Posted on January 30, 2015 at 11:55 pm

Bollywood Lifestyle Uncategorized What's Happenin'

“I Fought The Kanyadaan Ceremony As Much As I Could” – Vidya Balan.

Guess we all try to have fun when we are about to get hitched! We can’t be so serious all the time if we are getting married! Now can we? But when we do get married to our loved one – we don’t like one part of the wedding. Well that is for ladies who end up having to leave the parents and family to live with another one. Why is it that we cry and why is it that at the end of each wedding we get emotional. It’s because we love our parents. And one actress didn’t even want to perform that part of the wedding and was told she will understand why we do the ceremony of the ‘Kanyadaan’.

That’s What Actress Vidya Balan, Who Is Married To Siddharth Roy Kapoor, tells Shubarna Mukerji Shu.

Vidya-Balan_1 (1)

Throughout the lead-up to the wedding, my mother would get emotional – sometimes it would come out as an outburst that I was not getting enough rest, sometimes there were just tears. I remember the night before the wedding, my father and sister went to check if everything was in place, and when they returned I just burst out crying. I don’t think I got overtly emotional but there are some distinct memories of not welling up, but full-blown crying. For instance, the Kanyadaan… I actually fought the Kanyadaan ceremony as much as I could…I don’t like the idea that the kanya is something that can be given away as daan…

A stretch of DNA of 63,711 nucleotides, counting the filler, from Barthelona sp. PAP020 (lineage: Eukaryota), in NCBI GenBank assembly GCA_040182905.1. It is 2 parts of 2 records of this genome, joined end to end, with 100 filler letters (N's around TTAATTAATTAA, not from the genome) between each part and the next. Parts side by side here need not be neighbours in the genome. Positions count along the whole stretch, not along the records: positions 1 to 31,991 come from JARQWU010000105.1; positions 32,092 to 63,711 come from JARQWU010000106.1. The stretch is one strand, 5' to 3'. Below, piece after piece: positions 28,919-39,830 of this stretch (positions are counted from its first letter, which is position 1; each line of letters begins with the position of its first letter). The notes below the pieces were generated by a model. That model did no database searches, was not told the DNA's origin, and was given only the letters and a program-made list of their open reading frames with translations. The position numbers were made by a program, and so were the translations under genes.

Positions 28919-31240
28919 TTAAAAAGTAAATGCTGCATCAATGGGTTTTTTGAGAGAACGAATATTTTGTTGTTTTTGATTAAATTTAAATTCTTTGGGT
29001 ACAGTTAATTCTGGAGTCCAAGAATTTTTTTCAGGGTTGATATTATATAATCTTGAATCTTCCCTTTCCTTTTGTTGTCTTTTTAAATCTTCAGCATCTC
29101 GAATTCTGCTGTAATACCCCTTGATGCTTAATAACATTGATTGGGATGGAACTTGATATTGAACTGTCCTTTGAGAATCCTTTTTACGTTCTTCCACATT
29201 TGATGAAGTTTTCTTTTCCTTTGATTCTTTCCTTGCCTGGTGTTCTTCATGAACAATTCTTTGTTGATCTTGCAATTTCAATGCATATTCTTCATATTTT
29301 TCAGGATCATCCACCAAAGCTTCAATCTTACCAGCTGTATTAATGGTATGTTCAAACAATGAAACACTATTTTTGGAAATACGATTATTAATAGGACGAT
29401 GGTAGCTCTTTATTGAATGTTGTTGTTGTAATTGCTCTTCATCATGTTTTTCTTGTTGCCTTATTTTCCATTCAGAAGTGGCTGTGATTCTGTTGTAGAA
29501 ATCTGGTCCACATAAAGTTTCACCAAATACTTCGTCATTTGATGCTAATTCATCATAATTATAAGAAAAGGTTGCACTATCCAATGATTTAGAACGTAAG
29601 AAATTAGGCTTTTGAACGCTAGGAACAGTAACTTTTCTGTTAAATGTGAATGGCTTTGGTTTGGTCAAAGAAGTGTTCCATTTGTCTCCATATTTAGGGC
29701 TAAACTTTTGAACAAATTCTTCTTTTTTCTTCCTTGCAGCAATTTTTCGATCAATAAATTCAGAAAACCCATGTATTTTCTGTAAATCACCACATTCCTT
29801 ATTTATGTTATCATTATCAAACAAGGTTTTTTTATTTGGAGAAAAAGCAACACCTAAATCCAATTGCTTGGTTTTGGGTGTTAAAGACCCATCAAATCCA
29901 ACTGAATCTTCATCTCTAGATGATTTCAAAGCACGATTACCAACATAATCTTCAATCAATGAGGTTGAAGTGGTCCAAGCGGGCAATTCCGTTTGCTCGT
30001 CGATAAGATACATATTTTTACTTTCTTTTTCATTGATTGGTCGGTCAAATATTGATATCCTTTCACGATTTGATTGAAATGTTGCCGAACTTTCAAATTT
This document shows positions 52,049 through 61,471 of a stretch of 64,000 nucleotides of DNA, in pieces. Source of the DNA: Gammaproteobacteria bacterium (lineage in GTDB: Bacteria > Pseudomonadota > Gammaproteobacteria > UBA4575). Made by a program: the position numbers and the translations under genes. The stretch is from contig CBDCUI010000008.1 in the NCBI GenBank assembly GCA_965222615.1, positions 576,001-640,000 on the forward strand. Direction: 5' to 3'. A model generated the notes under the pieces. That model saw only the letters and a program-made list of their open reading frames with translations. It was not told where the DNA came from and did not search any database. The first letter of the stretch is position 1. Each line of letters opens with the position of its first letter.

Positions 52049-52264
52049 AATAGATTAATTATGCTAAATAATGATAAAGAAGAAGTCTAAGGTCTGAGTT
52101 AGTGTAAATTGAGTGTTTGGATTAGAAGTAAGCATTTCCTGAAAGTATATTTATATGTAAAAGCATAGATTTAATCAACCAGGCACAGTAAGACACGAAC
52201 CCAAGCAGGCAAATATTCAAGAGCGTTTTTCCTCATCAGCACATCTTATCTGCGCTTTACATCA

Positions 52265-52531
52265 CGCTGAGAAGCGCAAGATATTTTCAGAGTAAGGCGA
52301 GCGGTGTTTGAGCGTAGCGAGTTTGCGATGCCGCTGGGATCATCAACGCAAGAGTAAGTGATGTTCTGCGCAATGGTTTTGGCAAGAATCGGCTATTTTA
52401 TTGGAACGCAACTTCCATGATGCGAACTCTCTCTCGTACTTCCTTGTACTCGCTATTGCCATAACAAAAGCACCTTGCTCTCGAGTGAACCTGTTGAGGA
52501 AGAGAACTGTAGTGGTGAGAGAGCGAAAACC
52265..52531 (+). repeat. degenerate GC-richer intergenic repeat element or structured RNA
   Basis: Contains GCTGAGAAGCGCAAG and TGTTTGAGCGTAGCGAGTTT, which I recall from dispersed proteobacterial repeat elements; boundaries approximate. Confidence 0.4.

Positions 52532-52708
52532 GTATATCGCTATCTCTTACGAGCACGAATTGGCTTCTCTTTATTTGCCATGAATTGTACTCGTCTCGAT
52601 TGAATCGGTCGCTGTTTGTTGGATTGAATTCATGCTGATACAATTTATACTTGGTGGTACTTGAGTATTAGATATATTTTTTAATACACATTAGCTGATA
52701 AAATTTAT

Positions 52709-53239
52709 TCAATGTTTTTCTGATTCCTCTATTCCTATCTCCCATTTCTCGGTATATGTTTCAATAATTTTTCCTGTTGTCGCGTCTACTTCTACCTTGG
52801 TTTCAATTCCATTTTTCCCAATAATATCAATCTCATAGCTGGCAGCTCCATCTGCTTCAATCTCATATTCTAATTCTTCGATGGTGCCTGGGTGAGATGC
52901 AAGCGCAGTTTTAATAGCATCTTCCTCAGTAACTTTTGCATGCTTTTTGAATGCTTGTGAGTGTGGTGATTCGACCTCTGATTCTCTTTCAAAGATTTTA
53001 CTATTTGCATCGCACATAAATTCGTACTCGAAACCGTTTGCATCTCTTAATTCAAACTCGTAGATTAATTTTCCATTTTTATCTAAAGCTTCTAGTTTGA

“In my college days and all, I have vociferously said no, never a Kanyadaan. And then when we decided on the South Indian ceremony, the pundit who had conducted my mother’s first birthday pooja, my parents’ wedding and my sister’s wedding, someone very revered and buzoorg, told me, ‘You may not believe in it, someday you will realise the meaning behind it… Even if you don’t, it won’t be such a horrible thing to do for people who believe in it, which is your parents.’ He put it so beautifully that I said, ‘Okay, I’ll do it’.


“I must admit, it was during this ceremony that I cried the most. They make you sit on your father’s lap and the moment I sat on his lap… I just burst out crying… I think that’s when it hit me, that I was not going to wake up and see my parents first thing in the morning every single day of my life anymore… Our Grihapravesh at home was equally bad; I just couldn’t believe my parents were leaving! I guess that is what makes a marriage – good food, beautiful clothes, fun, laughter and lots of tears too.

“At some point everyone breaks down. I guess that is why there are so many rituals involved in weddings: it keeps people, especially the girl’s family too busy to think! I remember, my brother-in-law, Kedar welling up… to him it was like a sister’s wedding, he was so involved in everything. When he broke down it was overwhelming.”

No one likes doing this part of the ceremony but as we all know it’s a ritual that can’t be broken. In the end we all are attached to our parents in some way and as a women we are never mentally prepared for this part of the ceremony!